Newspaper proprietors quickly discovered that the back page was often consulted before the weightier matters of state at the front of the newspaper.
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The importance of sports for newspaper circulation can be illustrated by the placement, as a lure for its readers, of a detailed horse-racing form in The Morning Star, the long-running but now defunct British Communist Party newspaper. The space devoted to sports coverage in the daily press increased to the point where, by the middle of the 20th century, even the august New York Times was producing bulky sports sections.
A host of sportswriting styles and genres are available to readers. Journalists have become increasingly enthusiastic about probing sports scandals. Sports fans have been enlightened about official corruption such as that surrounding the successful bid by Salt Lake City , Utah , to host the Winter Olympics , performance-enhancing drugs, and off-field violence committed by athletes and fans.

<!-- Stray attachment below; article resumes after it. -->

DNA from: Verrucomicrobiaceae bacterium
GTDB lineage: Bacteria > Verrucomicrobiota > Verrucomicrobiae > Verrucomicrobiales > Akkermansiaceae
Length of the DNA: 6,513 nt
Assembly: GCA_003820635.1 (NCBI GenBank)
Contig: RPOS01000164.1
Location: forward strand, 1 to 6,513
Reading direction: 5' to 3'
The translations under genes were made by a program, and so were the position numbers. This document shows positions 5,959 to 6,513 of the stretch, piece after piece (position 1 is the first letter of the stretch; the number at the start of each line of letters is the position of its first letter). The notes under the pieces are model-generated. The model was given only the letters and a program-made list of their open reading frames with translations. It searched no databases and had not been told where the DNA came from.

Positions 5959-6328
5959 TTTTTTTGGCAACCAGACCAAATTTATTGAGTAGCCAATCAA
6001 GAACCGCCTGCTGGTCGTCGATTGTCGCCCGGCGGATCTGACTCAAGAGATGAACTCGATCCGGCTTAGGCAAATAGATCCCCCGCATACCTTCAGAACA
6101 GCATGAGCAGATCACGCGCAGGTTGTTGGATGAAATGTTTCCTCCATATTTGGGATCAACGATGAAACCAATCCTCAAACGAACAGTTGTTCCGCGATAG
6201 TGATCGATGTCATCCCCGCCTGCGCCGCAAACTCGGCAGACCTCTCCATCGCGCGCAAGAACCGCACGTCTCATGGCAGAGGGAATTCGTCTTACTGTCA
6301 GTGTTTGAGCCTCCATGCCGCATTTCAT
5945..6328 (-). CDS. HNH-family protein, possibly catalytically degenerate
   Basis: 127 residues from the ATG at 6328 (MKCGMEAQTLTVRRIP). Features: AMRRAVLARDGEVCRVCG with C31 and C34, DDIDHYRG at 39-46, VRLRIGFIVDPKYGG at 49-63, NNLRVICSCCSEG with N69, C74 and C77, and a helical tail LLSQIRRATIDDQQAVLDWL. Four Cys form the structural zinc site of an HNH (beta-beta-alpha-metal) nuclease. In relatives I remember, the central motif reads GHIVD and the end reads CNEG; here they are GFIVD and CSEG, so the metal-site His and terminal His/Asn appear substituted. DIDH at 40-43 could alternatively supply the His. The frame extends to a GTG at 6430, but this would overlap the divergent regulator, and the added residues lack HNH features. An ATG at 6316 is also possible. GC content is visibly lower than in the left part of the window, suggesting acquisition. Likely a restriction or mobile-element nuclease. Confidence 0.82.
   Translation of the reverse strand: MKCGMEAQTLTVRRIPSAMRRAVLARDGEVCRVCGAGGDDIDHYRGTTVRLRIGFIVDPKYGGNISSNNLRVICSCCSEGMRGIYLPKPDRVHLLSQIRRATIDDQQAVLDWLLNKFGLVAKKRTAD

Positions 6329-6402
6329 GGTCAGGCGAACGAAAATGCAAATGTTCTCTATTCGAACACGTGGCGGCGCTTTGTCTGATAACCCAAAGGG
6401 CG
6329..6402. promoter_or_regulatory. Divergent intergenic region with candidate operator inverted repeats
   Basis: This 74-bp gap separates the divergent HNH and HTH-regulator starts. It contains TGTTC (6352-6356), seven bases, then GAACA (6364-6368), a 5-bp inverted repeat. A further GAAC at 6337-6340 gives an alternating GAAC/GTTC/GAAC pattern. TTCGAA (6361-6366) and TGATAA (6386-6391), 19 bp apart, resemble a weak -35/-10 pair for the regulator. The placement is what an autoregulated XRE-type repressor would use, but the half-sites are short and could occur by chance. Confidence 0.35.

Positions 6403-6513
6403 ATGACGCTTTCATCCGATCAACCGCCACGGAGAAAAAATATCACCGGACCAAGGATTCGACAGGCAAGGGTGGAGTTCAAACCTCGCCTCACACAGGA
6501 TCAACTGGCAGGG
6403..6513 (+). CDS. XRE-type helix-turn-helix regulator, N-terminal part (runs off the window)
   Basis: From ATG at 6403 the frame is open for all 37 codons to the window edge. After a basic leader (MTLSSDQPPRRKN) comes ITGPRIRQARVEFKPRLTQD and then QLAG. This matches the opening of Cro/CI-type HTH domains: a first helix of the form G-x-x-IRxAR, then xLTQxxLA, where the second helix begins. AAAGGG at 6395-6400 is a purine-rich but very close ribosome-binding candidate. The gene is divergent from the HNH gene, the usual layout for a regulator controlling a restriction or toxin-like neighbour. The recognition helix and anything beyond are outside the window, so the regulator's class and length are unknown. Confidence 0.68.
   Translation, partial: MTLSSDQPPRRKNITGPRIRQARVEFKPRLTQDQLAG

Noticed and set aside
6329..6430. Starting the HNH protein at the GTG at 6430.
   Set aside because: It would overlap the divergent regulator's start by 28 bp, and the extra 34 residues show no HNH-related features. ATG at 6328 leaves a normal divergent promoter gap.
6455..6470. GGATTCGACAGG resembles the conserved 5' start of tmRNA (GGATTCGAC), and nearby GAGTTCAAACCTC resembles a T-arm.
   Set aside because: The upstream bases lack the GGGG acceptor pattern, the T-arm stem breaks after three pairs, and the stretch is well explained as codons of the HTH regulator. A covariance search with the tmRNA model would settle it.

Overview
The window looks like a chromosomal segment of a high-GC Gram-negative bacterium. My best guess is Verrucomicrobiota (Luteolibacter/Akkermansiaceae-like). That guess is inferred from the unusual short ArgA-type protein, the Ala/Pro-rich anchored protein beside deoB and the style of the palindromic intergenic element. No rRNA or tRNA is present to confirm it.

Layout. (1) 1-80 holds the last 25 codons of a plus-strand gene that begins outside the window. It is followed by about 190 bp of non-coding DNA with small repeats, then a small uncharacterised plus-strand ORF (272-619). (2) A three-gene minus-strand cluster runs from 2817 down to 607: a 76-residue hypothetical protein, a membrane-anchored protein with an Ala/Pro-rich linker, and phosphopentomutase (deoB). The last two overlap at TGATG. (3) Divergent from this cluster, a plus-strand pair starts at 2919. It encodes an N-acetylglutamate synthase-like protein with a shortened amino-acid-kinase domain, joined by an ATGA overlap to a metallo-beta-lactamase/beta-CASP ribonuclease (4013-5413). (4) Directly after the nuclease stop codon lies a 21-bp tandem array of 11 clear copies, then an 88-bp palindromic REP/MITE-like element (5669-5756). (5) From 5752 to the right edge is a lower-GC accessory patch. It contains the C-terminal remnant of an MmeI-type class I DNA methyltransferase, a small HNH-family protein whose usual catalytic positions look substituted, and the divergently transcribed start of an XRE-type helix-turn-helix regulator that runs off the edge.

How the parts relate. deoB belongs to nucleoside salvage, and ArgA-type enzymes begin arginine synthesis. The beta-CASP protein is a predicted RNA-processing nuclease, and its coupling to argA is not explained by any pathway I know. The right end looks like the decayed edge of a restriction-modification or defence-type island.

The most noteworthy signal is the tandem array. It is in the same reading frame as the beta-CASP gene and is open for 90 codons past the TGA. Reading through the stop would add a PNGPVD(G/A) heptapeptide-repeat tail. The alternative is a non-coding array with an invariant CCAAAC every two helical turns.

Drugs and popular culture: drugs, media and identity in contemporary society
There is also considerable space in the print media devoted to in-depth profiles of athletes and the examination of sports issues, some of which are collected in books such as the Best American Sports Writing series. In book publishing there are fictions e. These and other forms of writing contribute to and are a result of the prominence of sports in the contemporary economy and society. However evocative sportswriting might be, it lacks the immediate impact of a striking visual sports image. As newspapers have developed their design appeal, sports photography has enhanced the attractiveness of the sports pages and of general current-affairs magazines such as Time , Newsweek , Paris-Match , and Der Spiegel.
It still lacks a vibrant sense of immediacy. The diffusion of radio technology throughout Europe and North America in the s allowed fans, absent from the game for whatever reason distance, scheduling, venue capacity, cost , to listen in to play-by-play descriptions of events. Once radio broadcasting had been established, the next technological innovation— television —added the crucial visual to the existing audio dimension of live sports spectatorship.